H. -Wayne House is Professor-at-large, Simon Greenleaf University, School of Law,

Anaheim, California.


This is article three in a four-part series "Doctrinal Issues in Colossians." Parts

one and two were published in the January 1992 and April 1992 issues of Biblio-

theca Sacra.

326     BIBLIOTHECA SACRA / July–September 1994


heritance. Inheritances, and specifically in this case salvation,

are awarded on the basis of family qualification. Salvation, then,

is not something that believers have obtained by merit; inheri-

tances are given to heirs and sons, not to workers. God the Father

qualified believers for a "portion of the lot" (th>n meri<da tou? klh<-

rou) by virtue of His predestined plan to adopt them (cf. Eph. 1:5).

The verb i[kano<w means "to make sufficient or to qualify,"1 and

i[kanw<santi is a consummative aorist emphasizing a past com-

pleted action. Thus, according to Paul, God caused believers to be

qualified for inheritance. Again an inheritance is only for those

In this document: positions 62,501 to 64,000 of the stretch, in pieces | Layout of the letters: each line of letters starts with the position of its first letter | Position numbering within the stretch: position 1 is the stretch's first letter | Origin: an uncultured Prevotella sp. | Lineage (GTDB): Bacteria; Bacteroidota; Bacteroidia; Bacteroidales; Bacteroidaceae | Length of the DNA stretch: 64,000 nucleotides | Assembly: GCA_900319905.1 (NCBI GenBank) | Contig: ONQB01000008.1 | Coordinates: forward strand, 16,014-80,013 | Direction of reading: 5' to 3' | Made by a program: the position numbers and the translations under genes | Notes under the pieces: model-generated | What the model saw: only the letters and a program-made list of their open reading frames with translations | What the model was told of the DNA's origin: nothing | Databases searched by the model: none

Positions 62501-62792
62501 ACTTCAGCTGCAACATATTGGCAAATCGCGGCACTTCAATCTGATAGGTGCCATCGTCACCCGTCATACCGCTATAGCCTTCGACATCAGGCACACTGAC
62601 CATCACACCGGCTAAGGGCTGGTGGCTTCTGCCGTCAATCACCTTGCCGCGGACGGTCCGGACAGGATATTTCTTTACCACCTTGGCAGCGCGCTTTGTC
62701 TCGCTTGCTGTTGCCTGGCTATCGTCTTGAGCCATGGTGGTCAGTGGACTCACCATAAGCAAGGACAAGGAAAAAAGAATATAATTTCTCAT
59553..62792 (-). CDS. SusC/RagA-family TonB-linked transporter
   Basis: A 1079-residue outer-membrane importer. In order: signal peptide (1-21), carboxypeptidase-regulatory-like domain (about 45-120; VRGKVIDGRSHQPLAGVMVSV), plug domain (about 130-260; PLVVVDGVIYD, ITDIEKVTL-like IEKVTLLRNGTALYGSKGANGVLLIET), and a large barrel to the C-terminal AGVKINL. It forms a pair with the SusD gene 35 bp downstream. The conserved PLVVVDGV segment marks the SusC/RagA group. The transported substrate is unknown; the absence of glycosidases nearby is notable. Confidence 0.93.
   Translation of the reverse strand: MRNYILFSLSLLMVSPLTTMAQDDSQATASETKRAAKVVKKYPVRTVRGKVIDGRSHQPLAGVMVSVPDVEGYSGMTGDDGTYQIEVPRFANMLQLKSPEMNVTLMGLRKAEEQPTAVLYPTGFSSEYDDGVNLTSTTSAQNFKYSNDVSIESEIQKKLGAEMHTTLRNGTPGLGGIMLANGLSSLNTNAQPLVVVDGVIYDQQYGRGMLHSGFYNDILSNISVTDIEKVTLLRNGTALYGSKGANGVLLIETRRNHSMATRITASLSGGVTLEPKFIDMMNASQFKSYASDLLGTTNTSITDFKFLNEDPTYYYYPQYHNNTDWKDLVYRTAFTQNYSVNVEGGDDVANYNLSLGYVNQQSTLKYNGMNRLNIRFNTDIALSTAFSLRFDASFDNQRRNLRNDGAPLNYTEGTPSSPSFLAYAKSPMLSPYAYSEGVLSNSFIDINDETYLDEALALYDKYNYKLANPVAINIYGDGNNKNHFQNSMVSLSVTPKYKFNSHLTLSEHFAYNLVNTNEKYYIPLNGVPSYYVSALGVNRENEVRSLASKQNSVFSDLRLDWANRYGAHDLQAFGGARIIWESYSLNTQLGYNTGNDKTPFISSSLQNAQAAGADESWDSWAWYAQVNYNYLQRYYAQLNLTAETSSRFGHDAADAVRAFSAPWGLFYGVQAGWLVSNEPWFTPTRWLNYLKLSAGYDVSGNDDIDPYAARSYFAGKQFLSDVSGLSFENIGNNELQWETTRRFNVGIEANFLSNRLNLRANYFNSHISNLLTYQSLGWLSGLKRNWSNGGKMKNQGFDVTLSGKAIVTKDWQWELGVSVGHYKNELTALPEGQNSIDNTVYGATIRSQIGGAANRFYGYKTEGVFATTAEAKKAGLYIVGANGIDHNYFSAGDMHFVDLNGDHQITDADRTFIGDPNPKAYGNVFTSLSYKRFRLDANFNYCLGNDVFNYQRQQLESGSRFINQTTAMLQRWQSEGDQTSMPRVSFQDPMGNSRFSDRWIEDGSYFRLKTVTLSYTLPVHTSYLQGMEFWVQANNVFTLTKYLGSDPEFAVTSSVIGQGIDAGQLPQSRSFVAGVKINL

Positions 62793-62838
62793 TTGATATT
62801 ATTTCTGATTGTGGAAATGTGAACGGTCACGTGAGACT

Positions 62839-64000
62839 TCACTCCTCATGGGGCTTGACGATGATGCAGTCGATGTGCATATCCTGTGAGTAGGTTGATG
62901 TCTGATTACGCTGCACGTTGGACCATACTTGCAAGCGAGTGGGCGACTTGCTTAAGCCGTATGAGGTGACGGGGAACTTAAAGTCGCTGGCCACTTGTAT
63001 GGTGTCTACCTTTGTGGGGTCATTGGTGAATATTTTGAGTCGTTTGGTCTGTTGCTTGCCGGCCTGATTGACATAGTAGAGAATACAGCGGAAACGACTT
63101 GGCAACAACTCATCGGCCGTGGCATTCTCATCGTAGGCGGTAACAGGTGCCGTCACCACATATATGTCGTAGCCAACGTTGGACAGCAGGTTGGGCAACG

who are duly authorized heirs.

            In Colossians 1:21 Paul demonstrated that before conversion

the believer's relationship with God was anything but familial.

Paul did not equivocate when he stated that sinners were alien-

ated (o@ntaj a]phllotriwme<nouj) and enemies (e]xqrou>j). The pre-

sent participle o@ntaj depicts an ongoing breach between God and

sinners. The idea of being enemies of God coincides with Ro-

mans 5:10. As an enemy, one is not entitled to anything. Mercy

and grace for a captive foe are purely at the discretion of the con-

queror. And though God owed sinners a fiery payment, He

forgave them and qualified them for an inheritance through

Jesus Christ and brought them into His household.

            When was this action of "qualifying" (Col. 1:12) consum-